Paul Romer’s Nobel Prize in economics announced today was a long time in coming. In the 1980s and 1990s, Romer did the economics profession the service of explaining to it the profoundly obvious. Romer’s “new growth theory” of that day and age, which has now won him the prize, demonstrated that the persistence of strong economic growth in the most advanced economies is natural and good.
Economics was in a bad way in the 1970s and the early 1980s. Stagflation, that concatenation of unemployment, recessions, and inflation that beset the economy for a dozen-plus years back then, had shaken the field’s confidence. It goaded economists to call into question whether economic growth was possible, even desirable.
That economic growth was no longer possible appeared to be certain. The earth was running out of resources: witness the OPEC oil shocks of the period. The labor supply was maxed out: even with women entering the workforce in droves, inflation kept going up, meaning we just could not figure out how to make more and more things any longer.
As for the high unemployment rate throughout all this, it was verification of the central Keynesian insight that capitalist economies reach their optimal point beneath levels of full employment. In the 1960s and early 1970s, the United States had had a military draft and college deferments to mop up the excess in the workforce. One peace started to reign after 1973, stagflation got its room to run.
“It was a weird time, to say the least,” as I put it in my book, Econoclasts, on the history of the economic transition from the sad-sack 1970s to the illustrious 1980s. One way it was weird was in the reaction of economists, who started to concede everything. Economic growth was not only a pipe dream, it was not desirable. It meant excess population, the kind that gets you into Malthusian famine situations. If we kept using resources, the planet would choke to death from the pollution, canceling the growth and leaving things unlovely where before they had been pristine. When growth did come, it led to social pathologies like narcissism, a term popularized in the late 1970s by sociologist Christopher Lasch.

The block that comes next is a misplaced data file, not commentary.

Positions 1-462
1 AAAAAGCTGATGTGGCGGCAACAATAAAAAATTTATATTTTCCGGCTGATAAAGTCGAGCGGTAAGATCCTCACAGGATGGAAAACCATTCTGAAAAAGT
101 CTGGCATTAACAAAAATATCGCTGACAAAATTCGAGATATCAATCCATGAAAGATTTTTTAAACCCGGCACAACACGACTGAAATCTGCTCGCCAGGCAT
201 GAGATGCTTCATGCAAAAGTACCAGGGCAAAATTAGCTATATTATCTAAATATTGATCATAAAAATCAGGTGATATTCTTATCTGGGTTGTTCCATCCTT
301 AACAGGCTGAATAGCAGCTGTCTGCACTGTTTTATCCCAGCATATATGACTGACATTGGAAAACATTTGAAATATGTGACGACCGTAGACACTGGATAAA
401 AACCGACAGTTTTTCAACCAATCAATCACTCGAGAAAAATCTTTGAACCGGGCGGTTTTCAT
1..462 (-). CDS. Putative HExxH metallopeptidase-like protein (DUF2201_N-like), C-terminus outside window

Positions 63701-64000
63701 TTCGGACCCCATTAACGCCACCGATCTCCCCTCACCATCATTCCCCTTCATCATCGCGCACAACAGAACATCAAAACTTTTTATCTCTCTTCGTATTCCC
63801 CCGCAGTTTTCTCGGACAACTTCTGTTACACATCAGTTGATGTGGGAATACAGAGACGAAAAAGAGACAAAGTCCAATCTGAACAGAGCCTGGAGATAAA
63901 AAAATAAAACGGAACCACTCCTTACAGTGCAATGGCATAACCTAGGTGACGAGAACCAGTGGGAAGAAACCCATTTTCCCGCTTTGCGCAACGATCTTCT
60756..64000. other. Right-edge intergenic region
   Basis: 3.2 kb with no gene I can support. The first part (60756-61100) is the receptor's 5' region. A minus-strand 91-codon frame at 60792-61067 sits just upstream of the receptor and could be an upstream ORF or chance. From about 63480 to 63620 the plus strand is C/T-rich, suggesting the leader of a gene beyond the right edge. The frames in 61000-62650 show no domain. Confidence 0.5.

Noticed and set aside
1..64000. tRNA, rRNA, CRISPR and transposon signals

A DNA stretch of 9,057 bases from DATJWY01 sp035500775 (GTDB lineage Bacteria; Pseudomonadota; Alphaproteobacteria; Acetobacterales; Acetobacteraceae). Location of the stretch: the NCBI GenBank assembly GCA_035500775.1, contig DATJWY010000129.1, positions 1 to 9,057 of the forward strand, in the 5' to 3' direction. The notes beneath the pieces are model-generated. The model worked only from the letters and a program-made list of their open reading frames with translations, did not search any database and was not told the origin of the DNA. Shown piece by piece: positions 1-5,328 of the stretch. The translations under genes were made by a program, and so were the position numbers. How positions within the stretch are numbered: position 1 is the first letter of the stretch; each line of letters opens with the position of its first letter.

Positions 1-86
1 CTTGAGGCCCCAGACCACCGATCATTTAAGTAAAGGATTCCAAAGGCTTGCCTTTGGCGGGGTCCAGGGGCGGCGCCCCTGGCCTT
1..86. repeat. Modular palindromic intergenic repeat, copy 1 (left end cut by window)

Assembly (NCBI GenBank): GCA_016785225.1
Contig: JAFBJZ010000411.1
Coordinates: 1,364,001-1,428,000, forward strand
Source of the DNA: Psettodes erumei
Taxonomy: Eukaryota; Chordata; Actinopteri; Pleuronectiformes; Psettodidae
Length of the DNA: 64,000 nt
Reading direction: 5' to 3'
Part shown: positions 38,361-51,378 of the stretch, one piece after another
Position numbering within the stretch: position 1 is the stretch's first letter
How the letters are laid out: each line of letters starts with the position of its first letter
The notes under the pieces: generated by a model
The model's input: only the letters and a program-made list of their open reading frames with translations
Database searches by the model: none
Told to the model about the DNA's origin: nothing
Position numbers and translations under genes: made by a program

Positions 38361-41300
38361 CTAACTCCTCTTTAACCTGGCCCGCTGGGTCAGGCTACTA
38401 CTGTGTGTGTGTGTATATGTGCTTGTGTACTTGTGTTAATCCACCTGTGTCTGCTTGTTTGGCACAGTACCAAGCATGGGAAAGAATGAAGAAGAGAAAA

Then in the 1980s, the Ronald Reagan years, government tweaked a few things, lowering tax rates and keeping the dollar stable against gold—the opposite of what had been done in the stagflation years—and off the economy went. Inflation collapsed, growth boomed, resource-use per unit of output plummeted, 40 million new jobs materialized, stocks soared, and entrepreneurial startups catering to needs and desires unimagined graced the land. This was our economy by the late 1990s, in a word.
Romer’s amazing work—and it is amazing—appeared in the middle of this humiliation of the stagflation episode, mainly in the Journal of Political Economy. The central insight is plain and simple. Economic growth means doing more with the same stuff. Romer’s metaphor was a recipe in the kitchen. The ingredients on the island are given. Eggs, milk, flour, spices, whatever. The trick is how you arrange them so as to make confections that people want ever more.
Those who know their way around a kitchen know that you don’t need very much out of the ordinary, in terms of ingredients, to keep making good, new, and wonderful comestibles. Here and there there will come an odd new ingredient request—a sprig of saffron from Valencia perhaps—or something brought in by an outsider as a suggestion—a potato from the New World for example. This only takes the process to higher level. The introduction of one new ingredient to a given list increases the total permutation of ingredients exponentially.